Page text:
As I sit here with my cup of tea and rich tea biscuits I’m thinking about my home nation, the UK. I never imagined I’d be writing a post like this, and indeed never wanted to but with everything going on at the moment I feel like I need to rant about my view, so here it is.
The EU is something I don’t fully understand. My politics knowledge is lacking, and as someone who’s only ever known life in the EU, the referendum shook me.I still don’t fully understand why this referendum happened. Cameron asked for it, then resigned when he saw the results. That’s like going to a restaurant, ordering a desert then not eating it. As annoyed at this makes me (both desert leavers and Cameron) and as much as I didn’t agree with everything he said the alternatives for PM are quite frankly weird and a little bit scary. Once upon a time, thanks to Russell Howard’s Good News I loved Boris, I thought he was totally insane and hilarious. Now I’ve seen a new side of him which has really changed my opinion.
When I woke up and heard the result, I was shaken to the core. I cried. I genuinely thought the majority of British people would realise the cost of voting to leave. But they didn’t. As incredibe it is, and as lucky as we are to live in a democracy, this is the issue with democracy and voting. Decision making is hard, I mean we struggle to choose what cake we want on our birthdays, and what colour socks to wear, and where to park our cars in a car park with more than two spaces. We’re given the amazing opportunity to let OUR opinions be heard, but they’re never really ours are they, not in the end. There will always be winners and losers. Never a compromise. The marginal difference in these results demonstrate it perfectly.
The whole campaign was flawed, with parties twisting truths, dismissing experts who had actual facts, and relied on fear mongering to get votes. As someone who’s studied propaganda, Edward Bernays and the way messages are constructed by the media to a degree level, I knew things like this were possible. I just didn’t think people in this day and age would fool for it.
Looking at the demographics it’s clear how the voting was split. Leave voters were old/less educated and remain were younger/higher educated. As someone who voted for the latter, and is proud of doing so. I’m outraged that the vote was even open to people it wouldn’t effect, and not an option for those it would. The older generation has changed our lives forever and already it’s not for the better. Within hours, the value of the pound had decreased, our economy was decreasing, Japan was suffering, and now days later our credit score is down, the hunt is on for a new prime minister and most of the labour party has left (will there even be a government at the end?!) We were told it’d be “years” till we would have to officially leave, but the EU leaders want us out soon. Really soon. We turned our backs on 27 countries and now they’re treating us how we treated them. And rightly so.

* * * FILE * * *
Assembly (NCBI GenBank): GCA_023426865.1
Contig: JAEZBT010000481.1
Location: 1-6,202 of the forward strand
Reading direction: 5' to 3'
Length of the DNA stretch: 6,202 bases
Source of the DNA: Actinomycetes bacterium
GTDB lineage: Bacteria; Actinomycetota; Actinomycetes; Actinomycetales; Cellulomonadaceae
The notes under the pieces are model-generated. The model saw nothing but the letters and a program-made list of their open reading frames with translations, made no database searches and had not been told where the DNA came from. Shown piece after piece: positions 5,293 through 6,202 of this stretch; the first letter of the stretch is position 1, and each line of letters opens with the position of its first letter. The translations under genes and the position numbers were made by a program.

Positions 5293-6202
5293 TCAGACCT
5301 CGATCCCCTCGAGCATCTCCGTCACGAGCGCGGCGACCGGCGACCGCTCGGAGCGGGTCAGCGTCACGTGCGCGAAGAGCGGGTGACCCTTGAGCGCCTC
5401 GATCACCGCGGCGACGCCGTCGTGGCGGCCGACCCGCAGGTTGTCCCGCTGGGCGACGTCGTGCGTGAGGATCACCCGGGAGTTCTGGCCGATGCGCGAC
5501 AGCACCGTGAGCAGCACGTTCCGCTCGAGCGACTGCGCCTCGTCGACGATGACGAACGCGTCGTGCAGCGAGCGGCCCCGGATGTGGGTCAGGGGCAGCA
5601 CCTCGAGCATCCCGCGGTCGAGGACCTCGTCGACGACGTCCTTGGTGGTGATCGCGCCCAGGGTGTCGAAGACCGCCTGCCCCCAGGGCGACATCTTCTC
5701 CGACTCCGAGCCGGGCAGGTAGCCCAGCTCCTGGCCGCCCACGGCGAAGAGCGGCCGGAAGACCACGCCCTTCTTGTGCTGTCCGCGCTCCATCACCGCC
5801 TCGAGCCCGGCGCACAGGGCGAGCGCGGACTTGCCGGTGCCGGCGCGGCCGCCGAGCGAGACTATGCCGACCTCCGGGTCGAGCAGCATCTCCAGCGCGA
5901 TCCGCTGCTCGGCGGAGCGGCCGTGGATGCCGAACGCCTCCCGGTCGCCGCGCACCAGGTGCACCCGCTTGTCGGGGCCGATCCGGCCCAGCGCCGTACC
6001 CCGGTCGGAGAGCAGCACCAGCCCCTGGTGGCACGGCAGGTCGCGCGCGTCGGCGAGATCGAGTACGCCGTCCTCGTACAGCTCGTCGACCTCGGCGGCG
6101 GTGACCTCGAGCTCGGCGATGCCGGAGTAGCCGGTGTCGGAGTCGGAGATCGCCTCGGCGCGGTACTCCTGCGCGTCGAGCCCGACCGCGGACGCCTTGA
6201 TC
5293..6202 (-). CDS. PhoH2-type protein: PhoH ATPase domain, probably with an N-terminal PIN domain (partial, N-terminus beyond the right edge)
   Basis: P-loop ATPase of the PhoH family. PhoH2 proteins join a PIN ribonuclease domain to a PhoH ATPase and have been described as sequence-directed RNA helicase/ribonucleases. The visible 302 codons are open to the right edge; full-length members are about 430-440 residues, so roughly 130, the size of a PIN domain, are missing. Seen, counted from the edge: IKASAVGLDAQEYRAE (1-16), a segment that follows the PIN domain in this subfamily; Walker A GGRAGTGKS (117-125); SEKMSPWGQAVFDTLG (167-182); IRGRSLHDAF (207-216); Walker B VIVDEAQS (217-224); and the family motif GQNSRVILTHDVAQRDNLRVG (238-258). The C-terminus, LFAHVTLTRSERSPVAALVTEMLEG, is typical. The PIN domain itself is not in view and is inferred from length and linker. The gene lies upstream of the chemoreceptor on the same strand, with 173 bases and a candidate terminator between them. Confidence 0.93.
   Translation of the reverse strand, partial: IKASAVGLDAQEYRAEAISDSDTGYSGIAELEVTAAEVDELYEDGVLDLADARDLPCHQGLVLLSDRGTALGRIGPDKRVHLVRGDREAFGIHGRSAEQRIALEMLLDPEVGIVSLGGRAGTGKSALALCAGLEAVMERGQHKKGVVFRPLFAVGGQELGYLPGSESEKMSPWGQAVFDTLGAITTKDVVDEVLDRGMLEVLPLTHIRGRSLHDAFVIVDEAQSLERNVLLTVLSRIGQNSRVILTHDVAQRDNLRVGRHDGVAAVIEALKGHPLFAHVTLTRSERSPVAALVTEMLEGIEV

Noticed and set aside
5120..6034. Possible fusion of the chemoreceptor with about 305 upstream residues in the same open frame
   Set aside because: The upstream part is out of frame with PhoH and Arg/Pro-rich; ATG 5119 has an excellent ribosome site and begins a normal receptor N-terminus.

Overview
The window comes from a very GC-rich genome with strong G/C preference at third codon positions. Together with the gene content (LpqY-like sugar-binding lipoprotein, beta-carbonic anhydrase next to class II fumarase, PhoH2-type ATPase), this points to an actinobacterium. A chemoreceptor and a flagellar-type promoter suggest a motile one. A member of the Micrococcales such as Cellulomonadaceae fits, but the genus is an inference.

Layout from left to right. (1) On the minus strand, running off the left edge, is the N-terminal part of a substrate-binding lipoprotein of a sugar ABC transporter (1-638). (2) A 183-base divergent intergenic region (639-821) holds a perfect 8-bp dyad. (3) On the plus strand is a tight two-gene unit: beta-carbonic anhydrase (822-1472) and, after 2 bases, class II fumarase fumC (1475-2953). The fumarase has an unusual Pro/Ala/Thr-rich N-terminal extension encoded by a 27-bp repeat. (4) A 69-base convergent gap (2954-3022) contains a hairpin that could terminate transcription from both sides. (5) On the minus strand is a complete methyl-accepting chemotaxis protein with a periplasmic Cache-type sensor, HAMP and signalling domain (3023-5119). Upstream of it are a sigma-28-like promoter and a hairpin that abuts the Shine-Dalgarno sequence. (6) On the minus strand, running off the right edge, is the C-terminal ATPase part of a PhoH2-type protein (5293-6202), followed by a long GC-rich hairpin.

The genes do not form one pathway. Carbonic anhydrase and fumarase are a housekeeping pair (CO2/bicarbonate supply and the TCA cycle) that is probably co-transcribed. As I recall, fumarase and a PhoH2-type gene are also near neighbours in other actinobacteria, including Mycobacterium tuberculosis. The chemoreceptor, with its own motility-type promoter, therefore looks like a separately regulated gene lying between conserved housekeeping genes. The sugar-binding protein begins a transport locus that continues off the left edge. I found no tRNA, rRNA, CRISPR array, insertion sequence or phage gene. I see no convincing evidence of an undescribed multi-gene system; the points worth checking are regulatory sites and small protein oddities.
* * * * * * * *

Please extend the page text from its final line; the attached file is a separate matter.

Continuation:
I’m proud to be British, I have a love for all things British. I love tea and scones and National Trust houses. I love the Queen and The Great British Bake Off and roast dinners. I love the weather and M&S and British television and radio. I want to live in a nation that’s happy to share these things, and from where I’m sitting, we aren’t.
Some people who voted leave complain about migration. Without migrants, our country wouldn’t exist. Every bloody GCSE geography case study has something about migration shoved in somewhere and they always say that migrants do the jobs we’re too proud to do. And if we don’t want them here, who does those jobs? These people aren’t necessarily here to live an easy life (although I get just as annoyed as the next person at the ones who don’t speak English and don’t contribute, but then again some British people are just as bad if not worse), it might be their only way to escape war, natural disasters, famine, things we don’t have. People say the EU costs billions of pounds, but it provides us with freedom, resources, environmental agreements, rights and laws. Isn’t that worth something? (http://europarltv.europa.eu//en/player.aspx?pid=753daab1-7c13-44f4-8447-a27d00c811ab is really useful to explain things easily)
Whatever you voted for, you can’t argue that the outcome is not uncertain. It’s times like this I wished Doctor Who was real and could have travelled in time and shown us what will happen. But it’s not real. And now someone from my generation will one day be Prime Minister, and will have to fix it if it gets worse. We’ve stopped my generation from having access to jobs in 27 countries, and limited 27 countries from getting access into one of the most successful countries.
I want to end this on a final note. Our names. Great Britain. United Kingdom. A great nation helps others, shares it’s greatness, we don’t deserve that title after this. Our nation has lost value. In all senses of the word. Monetary, worth, importance, desire. We were made up of four countries. England, Northern Ireland, Scotland, Wales. At the end of all of this we may end up with just two. Half. A united nation doesn’t halve, it stands together.
It’s fair to say I’m disappointed with the result. Though it is unlikely to change despite there being over 2 million signatures on a petition requesting a second referendum, which is a larger number than the difference between the leave and remain votes. Me and the other people who made up the 48% are going to have to make do and mend, keep calm and carry on. Somehow we’ll have to say we’re okay with this, even though something in our hearts and souls is really not okay at all.